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Head for dark, clear skies tonight — overnight Dec. 13-14 — to see the shooting stars of the Geminid meteor shower overhead.
The shower is likely to be the best meteor shower of 2018, and it will be visible in both hemispheres — though the Northern Hemisphere will have an advantage. While the August Perseid meteor shower is more famous, experts are saying to get outside for this one as well.
Geminid - Meteors - Spot - Sky - Radiant
Geminid meteors appear to diverge from a single spot in the sky, called the radiant, located in the constellation Gemini. But you'll see as many as possible if you lean back and take in the whole sky — they can appear anywhere across the sky, traveling away from that point.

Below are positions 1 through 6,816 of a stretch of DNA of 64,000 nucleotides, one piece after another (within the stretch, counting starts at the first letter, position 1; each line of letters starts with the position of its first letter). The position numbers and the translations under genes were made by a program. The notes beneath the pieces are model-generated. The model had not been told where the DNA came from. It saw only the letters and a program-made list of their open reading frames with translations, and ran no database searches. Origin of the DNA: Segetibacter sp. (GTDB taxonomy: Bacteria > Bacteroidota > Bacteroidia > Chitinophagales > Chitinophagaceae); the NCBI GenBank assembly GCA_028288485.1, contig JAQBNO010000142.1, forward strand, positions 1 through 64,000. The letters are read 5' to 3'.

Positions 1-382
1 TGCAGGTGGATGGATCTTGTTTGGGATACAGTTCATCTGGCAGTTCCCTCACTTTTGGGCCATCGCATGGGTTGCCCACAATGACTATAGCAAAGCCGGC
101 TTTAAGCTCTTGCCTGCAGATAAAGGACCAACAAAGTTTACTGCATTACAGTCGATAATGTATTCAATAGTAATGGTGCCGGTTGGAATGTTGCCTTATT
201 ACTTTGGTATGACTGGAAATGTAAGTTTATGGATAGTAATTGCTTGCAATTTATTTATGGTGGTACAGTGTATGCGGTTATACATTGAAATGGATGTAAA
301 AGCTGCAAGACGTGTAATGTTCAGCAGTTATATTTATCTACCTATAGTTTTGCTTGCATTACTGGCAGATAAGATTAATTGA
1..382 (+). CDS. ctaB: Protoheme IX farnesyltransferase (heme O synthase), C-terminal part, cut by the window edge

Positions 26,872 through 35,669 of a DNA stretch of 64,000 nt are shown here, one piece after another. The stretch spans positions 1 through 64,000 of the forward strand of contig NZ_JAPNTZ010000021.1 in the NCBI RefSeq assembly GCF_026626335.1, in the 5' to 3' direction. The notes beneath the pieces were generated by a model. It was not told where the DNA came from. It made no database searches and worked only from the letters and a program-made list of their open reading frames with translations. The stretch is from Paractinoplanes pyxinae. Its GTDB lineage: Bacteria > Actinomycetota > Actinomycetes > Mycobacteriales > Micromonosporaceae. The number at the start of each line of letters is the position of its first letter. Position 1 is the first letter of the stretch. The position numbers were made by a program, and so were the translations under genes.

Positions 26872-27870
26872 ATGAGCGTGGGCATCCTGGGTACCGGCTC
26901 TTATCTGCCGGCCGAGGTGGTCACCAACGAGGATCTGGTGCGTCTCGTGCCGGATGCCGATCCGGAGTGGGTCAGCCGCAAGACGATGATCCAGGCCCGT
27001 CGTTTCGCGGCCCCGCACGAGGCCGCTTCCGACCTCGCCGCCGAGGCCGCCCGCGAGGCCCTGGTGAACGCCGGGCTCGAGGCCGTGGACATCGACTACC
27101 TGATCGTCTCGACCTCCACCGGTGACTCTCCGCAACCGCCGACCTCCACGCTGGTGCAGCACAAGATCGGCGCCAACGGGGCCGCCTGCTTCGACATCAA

According to Sky & Telescope, the Geminids are set to peak at 7:30 a.m. EST (1130 GMT) on Dec. 14, when Earth plunges through the thickest part of the trail of dust and debris left behind by the asteroid 3200 Phaethon as it orbits the sun. That means that the best times to watch are when it's dark in your local time zone surrounding that peak, such as just before dawn on Dec. 14.
Hours - Couple - Hours - Sunset - Moon
But if you won't be up in those early hours, you can also start watching a couple hours after sunset; the moon will set at about 10:30 p.m. local time on Dec. 13, and about 11 p.m. local time on Dec. 14, so just look after that on either of those nights.
"If you've got a clear, dark sky with no light pollution, you might see a meteor streak across the sky every minute or two from 10 p.m. until dawn on the night of the peak," Hannikainen said.
Darker - Skies - Meteors
The darker the skies, the more meteors you are likely to see, but some are bright enough to see in even less-than-favorable...
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